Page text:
MFS Blog

5 Tips for Managing Screen Time


By: Pamela A. McCaskill, Ph.D.

One of the most common questions parents are asking me these days is, “How do I limit my child’s use of technology and screen-time when it seems to be so much a part of their daily learning, socialization, and relaxation?”

5 Tips for Managing Screen Time - MFS Blog - McCaskill Family Services - tech_PHOTO

Here are my top 5 suggestions: 

1. Have a family meeting to explain why you are concerned about screen time and the need to limit it. Simply banning screens without explanation or a plan will back-fire! Ask for ideas on how all members of the family can reduce the use of technology, and what they think is acceptable usage. Attempt to understand and validate their point of view.

Use some facts! Over-use of screen time has been associated with increases in:

                              a. Depression

                              b. Anxiety

                              c. Obesity

                              d. Behavior Problems

                              e. Low Self-Esteem

                              f. Sleep disturbance

                              g. Suicide in teen girls

2.  Practice what you preach! Turn the TV off, put your phone away, turn off your computer and announce to your family that you are doing so, in order to model and bring attention to healthy behavior.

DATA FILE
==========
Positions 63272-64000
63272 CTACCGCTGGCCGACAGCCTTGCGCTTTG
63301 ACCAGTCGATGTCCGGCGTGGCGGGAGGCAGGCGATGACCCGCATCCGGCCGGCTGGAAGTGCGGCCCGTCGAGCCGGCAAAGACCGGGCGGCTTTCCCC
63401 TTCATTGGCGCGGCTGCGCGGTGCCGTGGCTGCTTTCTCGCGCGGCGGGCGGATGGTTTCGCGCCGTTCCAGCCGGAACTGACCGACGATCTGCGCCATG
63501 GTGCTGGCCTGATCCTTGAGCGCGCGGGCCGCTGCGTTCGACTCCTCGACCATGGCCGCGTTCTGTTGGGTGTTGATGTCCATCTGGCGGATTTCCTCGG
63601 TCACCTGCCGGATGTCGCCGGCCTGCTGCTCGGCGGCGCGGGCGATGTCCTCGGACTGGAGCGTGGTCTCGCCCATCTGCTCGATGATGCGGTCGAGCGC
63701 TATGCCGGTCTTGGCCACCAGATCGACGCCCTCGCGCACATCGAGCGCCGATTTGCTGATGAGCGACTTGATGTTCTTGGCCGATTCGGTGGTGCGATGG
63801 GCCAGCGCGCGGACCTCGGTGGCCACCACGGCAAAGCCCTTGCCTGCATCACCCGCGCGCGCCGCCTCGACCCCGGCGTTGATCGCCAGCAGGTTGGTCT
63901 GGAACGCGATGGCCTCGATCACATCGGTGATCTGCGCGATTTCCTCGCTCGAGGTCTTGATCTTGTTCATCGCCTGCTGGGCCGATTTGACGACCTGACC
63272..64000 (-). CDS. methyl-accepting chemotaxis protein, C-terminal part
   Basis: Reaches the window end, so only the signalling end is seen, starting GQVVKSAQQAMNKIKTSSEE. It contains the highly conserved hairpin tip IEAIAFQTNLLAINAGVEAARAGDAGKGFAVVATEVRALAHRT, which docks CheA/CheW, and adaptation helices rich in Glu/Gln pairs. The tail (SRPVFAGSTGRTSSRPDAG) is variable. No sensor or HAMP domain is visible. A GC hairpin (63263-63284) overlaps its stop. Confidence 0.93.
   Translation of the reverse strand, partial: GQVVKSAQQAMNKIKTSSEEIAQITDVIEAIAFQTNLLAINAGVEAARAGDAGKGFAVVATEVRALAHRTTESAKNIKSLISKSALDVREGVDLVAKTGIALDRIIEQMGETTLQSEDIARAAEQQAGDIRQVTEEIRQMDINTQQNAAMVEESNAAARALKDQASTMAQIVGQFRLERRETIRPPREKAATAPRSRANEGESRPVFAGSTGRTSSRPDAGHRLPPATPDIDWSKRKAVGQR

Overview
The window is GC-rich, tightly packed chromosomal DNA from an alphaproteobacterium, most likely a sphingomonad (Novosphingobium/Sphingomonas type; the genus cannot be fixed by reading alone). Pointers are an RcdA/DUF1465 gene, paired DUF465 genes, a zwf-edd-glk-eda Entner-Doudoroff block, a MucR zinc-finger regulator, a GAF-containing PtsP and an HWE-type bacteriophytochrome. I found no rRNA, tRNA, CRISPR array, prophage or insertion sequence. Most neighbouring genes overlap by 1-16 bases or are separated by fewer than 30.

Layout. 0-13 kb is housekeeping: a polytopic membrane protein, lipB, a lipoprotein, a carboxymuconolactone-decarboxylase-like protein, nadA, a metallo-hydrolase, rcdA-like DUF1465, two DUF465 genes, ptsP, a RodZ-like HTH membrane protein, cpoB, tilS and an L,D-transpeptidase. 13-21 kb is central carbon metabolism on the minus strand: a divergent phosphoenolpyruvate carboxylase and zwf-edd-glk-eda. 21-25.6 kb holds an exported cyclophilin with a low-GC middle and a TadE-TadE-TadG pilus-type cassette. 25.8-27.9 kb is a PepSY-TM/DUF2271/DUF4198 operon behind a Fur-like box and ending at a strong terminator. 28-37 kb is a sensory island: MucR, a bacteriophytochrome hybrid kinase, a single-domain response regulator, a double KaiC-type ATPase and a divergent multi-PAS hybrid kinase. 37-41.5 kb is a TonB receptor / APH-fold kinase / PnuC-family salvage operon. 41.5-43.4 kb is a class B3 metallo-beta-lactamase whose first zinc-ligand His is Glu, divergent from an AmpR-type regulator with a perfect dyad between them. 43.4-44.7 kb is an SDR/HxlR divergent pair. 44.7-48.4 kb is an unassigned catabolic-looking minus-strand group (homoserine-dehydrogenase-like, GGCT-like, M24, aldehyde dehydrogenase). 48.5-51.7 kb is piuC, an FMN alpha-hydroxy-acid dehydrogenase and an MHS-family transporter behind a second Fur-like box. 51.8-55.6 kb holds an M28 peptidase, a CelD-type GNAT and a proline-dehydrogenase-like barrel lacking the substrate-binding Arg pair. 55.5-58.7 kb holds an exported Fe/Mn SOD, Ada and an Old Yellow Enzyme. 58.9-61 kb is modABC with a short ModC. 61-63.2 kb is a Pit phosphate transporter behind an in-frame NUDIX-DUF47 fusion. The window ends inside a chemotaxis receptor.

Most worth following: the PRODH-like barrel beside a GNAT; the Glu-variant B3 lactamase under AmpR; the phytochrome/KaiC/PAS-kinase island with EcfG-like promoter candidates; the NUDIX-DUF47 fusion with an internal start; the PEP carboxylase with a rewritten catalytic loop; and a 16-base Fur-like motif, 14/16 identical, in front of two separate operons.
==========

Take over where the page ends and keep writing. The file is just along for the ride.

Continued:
3. Make a checklist of tasks to be completed on a daily basis that do not involve screens, and ensure these tasks are done before any extra “fun” screen time is available. For example:

               a. 1 hour engaging with family or friends

               b. 30 minutes of taking care of yourself (taking a bath/shower, brushing teeth, etc.)

c. 1 hour of exercise (play outside, do sit-ups/jumping jacks/treadmill, etc.)

d. 1 hour engaging in hobby that does not involve screens (reading, Legos, drawing, etc.)

e. 30 minutes contributing to the household (e.g., putting dishes away, making beds, chores, etc.)

4. Spend time with your children and have open discussions on the dangers of searching the internet, social media and online predators.  Unfortunately, children are so tech-savvy that you will not be able to completely control what they are exposed to. Ask the hard questions, say the difficult things. 

               a. Tell your children “if something you see doesn’t feel right or makes you uncomfortable, please come to me.  You will not get in trouble, and we can figure out how to handle it together.” 

               b. Share your experiences with your children to help teach them.  (e.g., “I received a message from someone I don’t know that says I am pretty. I am going to delete that and block them.”)

5.  Create/structure technology-free times and spaces. For example:

               a.  1 hour before bedtime = no technology

               b.  No screens in bedrooms or bathrooms

               c.  No tech at the table

               d.  No tech before 11am.

               e.  4pm-5pm is family reading time on Saturdays.



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